I confess to having known little about the Seoul Philharmonic before this evening's concert. However I did know something of tonight's conductor, Myung-Whung Chung, having seen him conduct one of his other orchestras, the Orchestre Philharmonique de Radio France last month at the Proms in London. He is a wonderful musician who coaxes the music out of his players. He guides rather than dictates, allowing his orchestras the freedom to express themselves in a wonderfully organic way. Such was his manner again last night when conducting this relatively unknown orchestra.

© BBC / Chris Christodoulou
© BBC / Chris Christodoulou

The programme started with Debussy's La mer, in a reverse of the advertised order. This piece is perhaps the most famous depiction of the sea in music, with its rich orchestration and vivid colours effectively capturing both the majesty, serenity and mystery of the sea. The first movement set the tone for the whole evening, with the orchestra displaying many of its enviable qualities - rhythmically tight playing; very lyrical woodwind playing; a rich string sound and a beautifully warm brass sound. The climax of this movement was particularly exciting, played with great breadth. The second movement allowed us to enjoy the seemlessness of Debussy's harmonies with some lush orchestral playing, while the third movement effectively brought out the menacing nature of the sea with some excellent dark, brooding orchestral colours.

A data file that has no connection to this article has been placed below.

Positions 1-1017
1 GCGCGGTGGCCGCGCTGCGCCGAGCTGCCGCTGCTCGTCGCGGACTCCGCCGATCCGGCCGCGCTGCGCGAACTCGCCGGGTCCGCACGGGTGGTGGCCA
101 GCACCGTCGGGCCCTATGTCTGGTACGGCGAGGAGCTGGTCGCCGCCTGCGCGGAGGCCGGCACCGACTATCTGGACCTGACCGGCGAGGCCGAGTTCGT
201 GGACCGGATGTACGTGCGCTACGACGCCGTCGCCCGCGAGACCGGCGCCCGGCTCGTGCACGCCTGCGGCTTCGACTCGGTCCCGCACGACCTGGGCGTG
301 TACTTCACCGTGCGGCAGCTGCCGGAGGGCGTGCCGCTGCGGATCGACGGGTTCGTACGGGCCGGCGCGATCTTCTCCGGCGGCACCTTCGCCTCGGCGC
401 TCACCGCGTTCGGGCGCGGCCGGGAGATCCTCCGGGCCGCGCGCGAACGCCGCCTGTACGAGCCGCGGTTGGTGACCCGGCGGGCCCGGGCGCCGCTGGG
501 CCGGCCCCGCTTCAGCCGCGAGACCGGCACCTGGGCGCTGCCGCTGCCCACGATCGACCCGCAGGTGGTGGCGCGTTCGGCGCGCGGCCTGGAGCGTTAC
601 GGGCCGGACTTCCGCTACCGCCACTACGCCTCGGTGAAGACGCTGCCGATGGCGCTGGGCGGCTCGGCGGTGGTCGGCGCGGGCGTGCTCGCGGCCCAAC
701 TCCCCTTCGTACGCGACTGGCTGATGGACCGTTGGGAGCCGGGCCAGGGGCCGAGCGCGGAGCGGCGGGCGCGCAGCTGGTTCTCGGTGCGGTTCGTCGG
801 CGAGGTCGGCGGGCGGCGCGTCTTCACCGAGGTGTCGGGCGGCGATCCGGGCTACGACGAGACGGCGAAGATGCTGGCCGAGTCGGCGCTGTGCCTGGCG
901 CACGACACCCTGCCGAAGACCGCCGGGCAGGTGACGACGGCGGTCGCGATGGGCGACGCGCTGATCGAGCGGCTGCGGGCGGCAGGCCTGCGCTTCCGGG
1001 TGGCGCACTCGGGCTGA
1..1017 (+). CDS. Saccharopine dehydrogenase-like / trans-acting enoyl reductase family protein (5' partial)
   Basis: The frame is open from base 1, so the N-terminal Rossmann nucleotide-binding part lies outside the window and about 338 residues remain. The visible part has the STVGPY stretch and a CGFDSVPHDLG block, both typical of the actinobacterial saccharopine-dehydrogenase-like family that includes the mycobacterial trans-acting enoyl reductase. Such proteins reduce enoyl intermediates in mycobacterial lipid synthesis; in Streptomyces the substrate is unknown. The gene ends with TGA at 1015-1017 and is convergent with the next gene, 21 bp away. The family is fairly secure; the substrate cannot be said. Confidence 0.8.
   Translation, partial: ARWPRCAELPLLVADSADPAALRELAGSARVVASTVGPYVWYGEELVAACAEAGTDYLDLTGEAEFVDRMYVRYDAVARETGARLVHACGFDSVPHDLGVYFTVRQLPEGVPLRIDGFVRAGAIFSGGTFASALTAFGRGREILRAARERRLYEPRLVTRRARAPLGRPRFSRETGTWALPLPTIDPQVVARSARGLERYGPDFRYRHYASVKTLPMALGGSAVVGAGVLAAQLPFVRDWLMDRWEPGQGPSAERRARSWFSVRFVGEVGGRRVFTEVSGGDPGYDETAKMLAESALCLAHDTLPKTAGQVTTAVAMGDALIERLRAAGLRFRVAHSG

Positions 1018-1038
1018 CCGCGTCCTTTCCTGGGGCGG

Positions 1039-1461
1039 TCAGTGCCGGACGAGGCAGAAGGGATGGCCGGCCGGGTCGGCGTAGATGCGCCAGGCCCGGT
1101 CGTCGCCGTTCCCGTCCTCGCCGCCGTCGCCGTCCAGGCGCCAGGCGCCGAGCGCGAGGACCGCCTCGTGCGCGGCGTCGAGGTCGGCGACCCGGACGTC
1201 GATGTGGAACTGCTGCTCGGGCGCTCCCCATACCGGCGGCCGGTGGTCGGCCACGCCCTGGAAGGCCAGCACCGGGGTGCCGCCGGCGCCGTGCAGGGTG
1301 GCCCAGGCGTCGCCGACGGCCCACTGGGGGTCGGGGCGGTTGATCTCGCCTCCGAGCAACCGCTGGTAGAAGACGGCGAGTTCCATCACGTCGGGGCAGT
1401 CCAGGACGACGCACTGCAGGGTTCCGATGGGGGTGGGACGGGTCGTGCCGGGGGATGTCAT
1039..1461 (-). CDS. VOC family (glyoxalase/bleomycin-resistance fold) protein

The final work in the first half was Ravel's La valse. The composer George Benjamin said of this piece, 'its one-movement design plots the birth, decay and destruction of a musical genre: the waltz'. It is easy to see how this is the case with the work displaying at times graceful lyricism and at other times a rather macabre nature. Myung-Whung Chung effectively captured all of the different moods of the work, with both a tight orchestral ensemble and a lyrical, graceful rubato.

The second half of the concert was devoted entirely to Tchaikovsky's Symphony No. 6. This performance was full of drama and intensity with the orchestra clearly revelling in the great work. This was above all a truly 'live' performance. The music was beautifully timed with the expectant pauses in the work's introduction to the emerging of the famous tune in the violins, which showcased the orchestra's rich string sound. After the dying away of this section, the full orchestra crashed in with great drama, effectively interruping the silence. Worthy of special mention is the third movement, which was played with such joie de vivre and joyful swagger that the audience burst into spontaneous applause at its conclusion. This effectively displayed the full orchestral sound, in particular some exciting brass playing. However the work ends with a rather dark, slow movement. The gorgeous D major section once again showcased the rich full string sound of the Seoul Philharmonic and was hauntingly beautiful. The work concludes however back in the home key of B minor with the double basses. So effective was the decrescendo that it was hard to discern when the music had stopped. Both the audience and orchestra remained still for a long time before cheers and heart-felt applause filled the concert hall.

And so to the encores. Myung-Whun Chung announced that the orchestra could not leave us with the death and despair of the end of Tchaikovsky's 6th Symphony, so we were treated to an exquisite performance of Rachmaninov's Vocalise. The orchestra interrupted our applause as it unexpectedly broke out into a virtuosic rendition of Brahms' G minor Hungarian Dance which brought the house down.

This was the first time the Seoul Philharmonic had performed at the Concertgebouw and I'm sure everyone who was present will be hoping for a swift return. I began by saying that this is a relatively unknown orchestra. I am sure we will be hearing a lot more of them in the future.

*****